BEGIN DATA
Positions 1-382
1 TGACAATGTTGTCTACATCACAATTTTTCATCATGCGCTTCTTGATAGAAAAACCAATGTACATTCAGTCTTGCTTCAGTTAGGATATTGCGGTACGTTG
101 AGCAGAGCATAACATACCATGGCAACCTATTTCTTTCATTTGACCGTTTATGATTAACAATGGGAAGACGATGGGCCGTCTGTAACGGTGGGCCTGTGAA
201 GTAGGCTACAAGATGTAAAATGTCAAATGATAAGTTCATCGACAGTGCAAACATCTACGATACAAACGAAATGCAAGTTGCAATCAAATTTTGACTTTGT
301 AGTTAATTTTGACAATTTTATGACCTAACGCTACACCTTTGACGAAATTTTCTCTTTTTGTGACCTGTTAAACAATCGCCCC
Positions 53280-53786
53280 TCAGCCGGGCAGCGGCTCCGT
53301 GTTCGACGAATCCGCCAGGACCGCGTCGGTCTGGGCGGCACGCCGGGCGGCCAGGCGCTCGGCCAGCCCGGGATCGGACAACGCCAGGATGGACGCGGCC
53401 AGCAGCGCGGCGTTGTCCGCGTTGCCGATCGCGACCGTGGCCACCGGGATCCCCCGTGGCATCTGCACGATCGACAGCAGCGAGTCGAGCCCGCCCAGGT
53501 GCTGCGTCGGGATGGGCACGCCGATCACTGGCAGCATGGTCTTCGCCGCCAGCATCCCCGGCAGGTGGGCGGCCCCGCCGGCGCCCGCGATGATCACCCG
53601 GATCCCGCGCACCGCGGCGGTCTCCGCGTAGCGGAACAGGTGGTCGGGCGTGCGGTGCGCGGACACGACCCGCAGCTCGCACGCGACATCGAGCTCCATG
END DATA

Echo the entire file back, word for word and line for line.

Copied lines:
Positions 1-382
1 TGACAATGTTGTCTACATCACAATTTTTCATCATGCGCTTCTTGATAGAAAAACCAATGTACATTCAGTCTTGCTTCAGTTAGGATATTGCGGTACGTTG
101 AGCAGAGCATAACATACCATGGCAACCTATTTCTTTCATTTGACCGTTTATGATTAACAATGGGAAGACGATGGGCCGTCTGTAACGGTGGGCCTGTGAA
201 GTAGGCTACAAGATGTAAAATGTCAAATGATAAGTTCATCGACAGTGCAAACATCTACGATACAAACGAAATGCAAGTTGCAATCAAATTTTGACTTTGT
301 AGTTAATTTTGACAATTTTATGACCTAACGCTACACCTTTGACGAAATTTTCTCTTTTTGTGACCTGTTAAACAATCGCCCC
Positions 53280-53786
53280 TCAGCCGGGCAGCGGCTCCGT
53301 GTTCGACGAATCCGCCAGGACCGCGTCGGTCTGGGCGGCACGCCGGGCGGCCAGGCGCTCGGCCAGCCCGGGATCGGACAACGCCAGGATGGACGCGGCC
53401 AGCAGCGCGGCGTTGTCCGCGTTGCCGATCGCGACCGTGGCCACCGGGATCCCCCGTGGCATCTGCACGATCGACAGCAGCGAGTCGAGCCCGCCCAGGT
53501 GCTGCGTCGGGATGGGCACGCCGATCACTGGCAGCATGGTCTTCGCCGCCAGCATCCCCGGCAGGTGGGCGGCCCCGCCGGCGCCCGCGATGATCACCCG
53601 GATCCCGCGCACCGCGGCGGTCTCCGCGTAGCGGAACAGGTGGTCGGGCGTGCGGTGCGCGGACACGACCCGCAGCTCGCACGCGACATCGAGCTCCATG